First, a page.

turn the case to the Muncipal
Cou.t frnm -a Es tyPnnf
ANN ARBOR, MICHIGAN, TUESDAY, JANUARY 16, 1951
Cut in Personnel
By RON WATTS
President Alexander G. Ruthven yesterday foresaw a "drastic re-
duction in teaching and service personnel" as necessary under the
appropriation recommendation of Governor G. Mennen Williams.
"Teaching and service staffs will have to be cut by at least $1,000,-
000 and 'a further $500,000 cut made in non-salary items under such
an appropriation," he added.
THE $13,700,000 University budget which Democratic Governor
U. S. u
By LEONARD GREENBAUM
The college life of students en-
rolled in the Organized Reserve
Corps is an uncertain and almost
day to day position.
To date, 52 University students
have been called into service by
the reserves. No official plans have
been released for calling further
reserve units or men, but should
the Defense Department's newly
proposed plan for an army of
3,462,000 be passed it seems high-
ly probable that more reservists
will be called.
* ,, *
AND SHOULD a call be issued
the ,college reservists cannot ob-'
tain a deferment.
If he is an officer the most
he can hope for is a postpone-
ment. Provided that he is en-
rolled in any one of 32 courses.
These courses cover engineering
and science, medicine and all al-
lied fields, psychology and psychi-
atric social work, logistics pur-
chasing and theology.
* * *
ALL REQUESTS for postpone-,
ments should include a statement
from the University certifying the
reservist's full time enrollment.-
Postponements, however, are not
mandatory, and the decision to
grant a request is left to the Chief
of the reservist's Military District.
If the student is an enlisted
man there is no announced poli-
cy allowing him to even applyE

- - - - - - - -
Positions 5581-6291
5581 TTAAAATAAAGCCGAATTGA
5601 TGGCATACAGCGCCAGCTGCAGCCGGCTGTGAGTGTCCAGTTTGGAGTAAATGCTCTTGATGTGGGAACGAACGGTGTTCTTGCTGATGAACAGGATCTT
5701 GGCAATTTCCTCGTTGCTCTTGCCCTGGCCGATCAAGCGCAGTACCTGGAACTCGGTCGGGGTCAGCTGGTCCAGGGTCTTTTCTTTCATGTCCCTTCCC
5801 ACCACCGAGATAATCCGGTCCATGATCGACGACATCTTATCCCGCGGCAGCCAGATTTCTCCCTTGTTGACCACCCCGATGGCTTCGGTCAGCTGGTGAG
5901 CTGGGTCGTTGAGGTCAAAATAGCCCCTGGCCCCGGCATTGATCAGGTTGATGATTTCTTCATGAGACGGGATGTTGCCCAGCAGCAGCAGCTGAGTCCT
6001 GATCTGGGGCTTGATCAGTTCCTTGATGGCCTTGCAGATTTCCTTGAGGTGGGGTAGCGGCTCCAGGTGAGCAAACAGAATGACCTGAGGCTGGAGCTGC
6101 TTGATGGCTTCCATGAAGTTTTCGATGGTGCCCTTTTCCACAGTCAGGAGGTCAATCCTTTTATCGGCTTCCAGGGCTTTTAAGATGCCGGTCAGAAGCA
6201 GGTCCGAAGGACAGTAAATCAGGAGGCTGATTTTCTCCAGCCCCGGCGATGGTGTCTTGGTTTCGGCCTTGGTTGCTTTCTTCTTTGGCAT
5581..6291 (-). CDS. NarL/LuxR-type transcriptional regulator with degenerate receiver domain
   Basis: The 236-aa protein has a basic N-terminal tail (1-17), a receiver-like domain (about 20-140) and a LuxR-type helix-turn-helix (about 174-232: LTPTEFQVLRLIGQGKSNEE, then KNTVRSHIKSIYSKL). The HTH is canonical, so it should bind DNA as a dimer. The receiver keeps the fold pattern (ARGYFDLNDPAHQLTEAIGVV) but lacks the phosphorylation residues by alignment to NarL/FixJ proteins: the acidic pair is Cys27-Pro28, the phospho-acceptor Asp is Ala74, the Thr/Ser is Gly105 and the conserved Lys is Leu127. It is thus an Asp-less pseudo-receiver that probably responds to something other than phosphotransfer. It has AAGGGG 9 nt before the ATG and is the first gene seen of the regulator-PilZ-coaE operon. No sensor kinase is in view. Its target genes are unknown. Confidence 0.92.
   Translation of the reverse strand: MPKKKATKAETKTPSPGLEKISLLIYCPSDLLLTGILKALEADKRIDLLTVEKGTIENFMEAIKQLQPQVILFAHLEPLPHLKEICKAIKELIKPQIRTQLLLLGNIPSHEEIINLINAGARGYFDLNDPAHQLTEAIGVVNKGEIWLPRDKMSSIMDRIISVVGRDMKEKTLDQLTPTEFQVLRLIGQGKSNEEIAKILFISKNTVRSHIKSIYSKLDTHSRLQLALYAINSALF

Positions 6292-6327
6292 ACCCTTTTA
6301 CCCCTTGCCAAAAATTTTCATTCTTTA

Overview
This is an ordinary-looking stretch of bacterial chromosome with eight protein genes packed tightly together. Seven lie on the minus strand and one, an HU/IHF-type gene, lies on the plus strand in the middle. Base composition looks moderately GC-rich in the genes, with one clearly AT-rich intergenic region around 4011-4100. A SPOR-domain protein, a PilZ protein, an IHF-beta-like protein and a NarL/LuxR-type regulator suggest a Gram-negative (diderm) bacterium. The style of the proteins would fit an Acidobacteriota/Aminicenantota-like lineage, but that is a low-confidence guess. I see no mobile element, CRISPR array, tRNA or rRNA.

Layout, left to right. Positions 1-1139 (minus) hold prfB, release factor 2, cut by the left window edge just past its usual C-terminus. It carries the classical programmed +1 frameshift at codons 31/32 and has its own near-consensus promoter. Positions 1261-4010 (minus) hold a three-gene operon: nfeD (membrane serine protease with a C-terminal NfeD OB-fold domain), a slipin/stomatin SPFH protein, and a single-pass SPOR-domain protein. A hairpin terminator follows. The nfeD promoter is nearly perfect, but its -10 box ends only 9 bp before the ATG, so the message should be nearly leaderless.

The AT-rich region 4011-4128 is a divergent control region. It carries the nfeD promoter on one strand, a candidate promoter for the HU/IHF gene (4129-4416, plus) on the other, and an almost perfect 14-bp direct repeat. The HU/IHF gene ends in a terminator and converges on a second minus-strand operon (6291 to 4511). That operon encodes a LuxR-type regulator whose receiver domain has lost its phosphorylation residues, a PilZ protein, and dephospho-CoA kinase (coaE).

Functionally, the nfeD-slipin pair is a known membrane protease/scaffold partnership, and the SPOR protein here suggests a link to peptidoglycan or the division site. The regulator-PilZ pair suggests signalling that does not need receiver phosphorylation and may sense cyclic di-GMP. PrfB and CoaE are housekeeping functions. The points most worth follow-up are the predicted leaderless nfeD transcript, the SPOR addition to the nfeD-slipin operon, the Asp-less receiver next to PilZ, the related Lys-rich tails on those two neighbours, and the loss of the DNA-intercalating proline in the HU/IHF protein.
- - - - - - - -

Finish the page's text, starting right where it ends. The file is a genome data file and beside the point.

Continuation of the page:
for a postponement.
One reserve officer, unofficially
said, however, .that if a reservist
could complete a degree within
six months "it is conceivable that.
a postponement might be grant-
* * *
THE OFFICIAL national policy
on calling up reservists states that
the active reservist will be called1
before the inactive reservist ex-1
cept where special aptitudes areI
No differentiation will be
made, however, in calling non-
veterans before veterans.t
There is good possibility that a<
call for reserve officers will be
issued after Jan. 19, the closingi
date the Cor's has set for its
third recall program campaign fort
7500 volunteer officers..
No figures were availale on how
many officers had volunteered,c
but unofficial estimates pointedt
to a gap between the proposedj
figure and the number of volun-
Any further information con-4
cerning the reserves or other unitsi
of the armed forces can be ob-<
tained at the Armed Services In-i
formation Center, 555 Administra-
MASTER OF MUSIC:
'Williams incorporated in hisan-
nual appropriations message was
based on ,an expected enrollment
of 16,000 students.
The University's original re-
quest for $16,337,000 had esti-
mated the enrollment next fall
at 18,000, but when the Korean
War conditions became unfavor-
able, it pared-down the estima-
tion to about 16,000 students and
asked for $15,200,000.
President Ruthven pointed out
that the University's income from
fees will be greatly reduced be-
cause of a drop in enrollment and
a loss of GI payments by the Fed-
"SALARY AND WAGE adjust-
ments made this year and price
increases already experienced will
more than wipe out the difference